Friday, November 18, 2011

Coca Plantation

Did you know that Coca-Cola used to contain cocaine? And that it takes its name after the coca leaf, extract of which is still its key component?

After the criminalization of cocaine by most countries in the early 20th century, Coca-Cola started using a de-cocainized extract of coca leaf. But before the criminalization of cocaine, Coca-Cola's original formula did in fact include cocaine.

Today, the cultivation, sale, and possession of unprocessed coca leaf is legal only in several South American countries–such as Bolivia, Venezuela, Peru, Chile, and Argentina–where traditional use has been established. In most of these countries, however, the size of the field on which the coca can be cultivated is restricted in an attempt to prevent the production of cocaine. (Fresh coca leaves contain about 0.3 to 1.5% of cocaine, as well as a number of other alkaloids.)

Traditionally, coca leaves have been used as stimulants, and help to overcome fatigue, hunger, thirst, and pain. They are also effective against altitude sickness, so many tourists to Peru eventually make friends with them as well. Contrary to pure cocaine, the coca leaf–even when consumed daily and in large quantities–does not seem to lead to addiction, and does not have any other side effects. In the light of that I would like to see the governments of European and Northern American countries revoke their earlier decision to criminalize coca leaf usage.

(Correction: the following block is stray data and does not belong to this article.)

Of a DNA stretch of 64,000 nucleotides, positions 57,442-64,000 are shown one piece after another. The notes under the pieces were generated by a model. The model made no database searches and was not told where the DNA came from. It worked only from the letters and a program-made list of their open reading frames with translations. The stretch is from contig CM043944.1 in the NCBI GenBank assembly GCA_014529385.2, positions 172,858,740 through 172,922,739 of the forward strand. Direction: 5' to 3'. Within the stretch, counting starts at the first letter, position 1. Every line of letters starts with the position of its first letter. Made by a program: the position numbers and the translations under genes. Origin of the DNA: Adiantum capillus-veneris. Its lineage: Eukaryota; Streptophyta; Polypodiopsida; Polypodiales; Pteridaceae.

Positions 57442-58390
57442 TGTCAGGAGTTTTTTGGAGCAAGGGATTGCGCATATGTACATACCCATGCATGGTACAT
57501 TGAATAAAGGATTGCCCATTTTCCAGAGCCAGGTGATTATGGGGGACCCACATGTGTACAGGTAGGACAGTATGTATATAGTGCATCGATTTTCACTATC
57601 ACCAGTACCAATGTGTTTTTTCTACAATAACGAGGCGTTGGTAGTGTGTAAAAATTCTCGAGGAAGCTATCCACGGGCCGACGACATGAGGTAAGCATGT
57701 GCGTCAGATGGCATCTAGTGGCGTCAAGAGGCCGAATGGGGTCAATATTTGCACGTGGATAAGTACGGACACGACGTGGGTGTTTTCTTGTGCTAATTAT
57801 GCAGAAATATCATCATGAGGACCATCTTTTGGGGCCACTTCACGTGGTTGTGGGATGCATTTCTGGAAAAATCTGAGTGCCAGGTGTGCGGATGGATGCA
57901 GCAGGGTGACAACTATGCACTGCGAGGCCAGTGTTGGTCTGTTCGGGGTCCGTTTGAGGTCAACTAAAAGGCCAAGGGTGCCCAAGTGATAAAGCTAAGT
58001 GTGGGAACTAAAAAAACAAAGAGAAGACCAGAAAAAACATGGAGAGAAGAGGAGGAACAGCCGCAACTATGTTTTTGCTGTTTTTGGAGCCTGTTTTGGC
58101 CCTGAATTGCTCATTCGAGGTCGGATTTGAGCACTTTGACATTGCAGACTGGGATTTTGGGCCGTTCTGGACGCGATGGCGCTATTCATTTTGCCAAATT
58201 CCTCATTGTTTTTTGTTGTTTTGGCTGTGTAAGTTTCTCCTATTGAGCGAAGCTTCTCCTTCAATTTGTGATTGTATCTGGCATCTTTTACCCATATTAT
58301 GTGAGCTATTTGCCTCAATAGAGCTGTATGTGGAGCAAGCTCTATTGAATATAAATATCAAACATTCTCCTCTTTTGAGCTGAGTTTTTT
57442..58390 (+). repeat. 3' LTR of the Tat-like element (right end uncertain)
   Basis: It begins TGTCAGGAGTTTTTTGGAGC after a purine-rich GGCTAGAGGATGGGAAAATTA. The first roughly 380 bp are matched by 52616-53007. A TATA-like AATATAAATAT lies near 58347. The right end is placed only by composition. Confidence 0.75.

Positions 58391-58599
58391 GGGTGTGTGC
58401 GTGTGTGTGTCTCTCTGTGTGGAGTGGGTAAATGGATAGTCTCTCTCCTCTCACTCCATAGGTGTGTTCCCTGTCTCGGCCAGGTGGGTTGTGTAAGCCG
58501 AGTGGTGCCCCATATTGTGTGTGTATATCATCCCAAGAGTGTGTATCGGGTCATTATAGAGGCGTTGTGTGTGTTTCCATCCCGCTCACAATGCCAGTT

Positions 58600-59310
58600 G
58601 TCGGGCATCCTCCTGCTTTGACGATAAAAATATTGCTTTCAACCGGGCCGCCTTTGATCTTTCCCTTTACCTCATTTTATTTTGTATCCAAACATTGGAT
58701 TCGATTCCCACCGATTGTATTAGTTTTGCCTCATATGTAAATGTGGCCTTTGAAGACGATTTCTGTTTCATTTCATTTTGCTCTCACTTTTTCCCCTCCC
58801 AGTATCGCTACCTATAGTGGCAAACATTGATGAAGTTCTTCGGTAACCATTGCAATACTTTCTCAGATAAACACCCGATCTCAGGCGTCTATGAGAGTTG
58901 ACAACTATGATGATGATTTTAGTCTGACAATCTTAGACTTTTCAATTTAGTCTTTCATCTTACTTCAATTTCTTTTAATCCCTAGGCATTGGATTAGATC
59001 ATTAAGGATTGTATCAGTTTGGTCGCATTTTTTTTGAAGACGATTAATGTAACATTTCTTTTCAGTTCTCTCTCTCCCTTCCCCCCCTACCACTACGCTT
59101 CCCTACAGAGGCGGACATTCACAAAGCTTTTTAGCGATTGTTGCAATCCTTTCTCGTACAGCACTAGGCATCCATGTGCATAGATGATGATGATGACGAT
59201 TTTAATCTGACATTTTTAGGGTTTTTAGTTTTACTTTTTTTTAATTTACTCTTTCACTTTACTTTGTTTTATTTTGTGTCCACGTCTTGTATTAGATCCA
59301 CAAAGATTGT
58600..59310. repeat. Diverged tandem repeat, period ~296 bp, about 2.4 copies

In Peru, you can buy coca leaves everywhere, even in supermarkets. Of course, their price varies dramatically depending on where you buy them. In Cuzco, a small, maybe 2 oz., bag of the dried leaves costs around $3. For this money, in the Amazon Jungle you could get a bag at least 20 times bigger. In a typical Peruvian family, the bigger bag would last a week or two.

Most locals like to chew the coca leaves, and when consumed in this way, the effect is strongest. It is, however, also possible to make a tea from the leaves, or to buy tea sachets with pre-packaged leaves. (The coca tea is almost indistinguishable in taste from green tea.)

When chewed, the coca leaves produce a pleasurable tingling and numbness in the mouth, and have a pleasant, pungent taste. Typically, one would take a few leaves at once, and stick them between the cheek and gums. After maybe 30 minutes, when most of the taste is gone, the remnants of the leaves are spit out. All of that and more, we learned at the coca plantation that we visited with our guide in the Amazon Jungle.

At the coca plantation:

The coca plant:

Coca leaves being dried:

The coca tea made from dried leaves: